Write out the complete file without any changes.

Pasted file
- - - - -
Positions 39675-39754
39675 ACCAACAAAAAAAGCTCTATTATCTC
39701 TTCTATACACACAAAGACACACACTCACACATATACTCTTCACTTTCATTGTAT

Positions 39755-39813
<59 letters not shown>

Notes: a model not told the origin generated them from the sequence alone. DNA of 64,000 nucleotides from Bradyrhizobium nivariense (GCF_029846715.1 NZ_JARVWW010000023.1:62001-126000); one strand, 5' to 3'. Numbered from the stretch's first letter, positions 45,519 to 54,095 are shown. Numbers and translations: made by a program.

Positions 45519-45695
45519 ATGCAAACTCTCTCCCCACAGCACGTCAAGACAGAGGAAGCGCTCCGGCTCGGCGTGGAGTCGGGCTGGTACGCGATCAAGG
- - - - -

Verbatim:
Positions 39675-39754
39675 ACCAACAAAAAAAGCTCTATTATCTC
39701 TTCTATACACACAAAGACACACACTCACACATATACTCTTCACTTTCATTGTAT

Positions 39755-39813
<59 letters not shown>

Notes: a model not told the origin generated them from the sequence alone. DNA of 64,000 nucleotides from Bradyrhizobium nivariense (GCF_029846715.1 NZ_JARVWW010000023.1:62001-126000); one strand, 5' to 3'. Numbered from the stretch's first letter, positions 45,519 to 54,095 are shown. Numbers and translations: made by a program.

Positions 45519-45695
45519 ATGCAAACTCTCTCCCCACAGCACGTCAAGACAGAGGAAGCGCTCCGGCTCGGCGTGGAGTCGGGCTGGTACGCGATCAAGG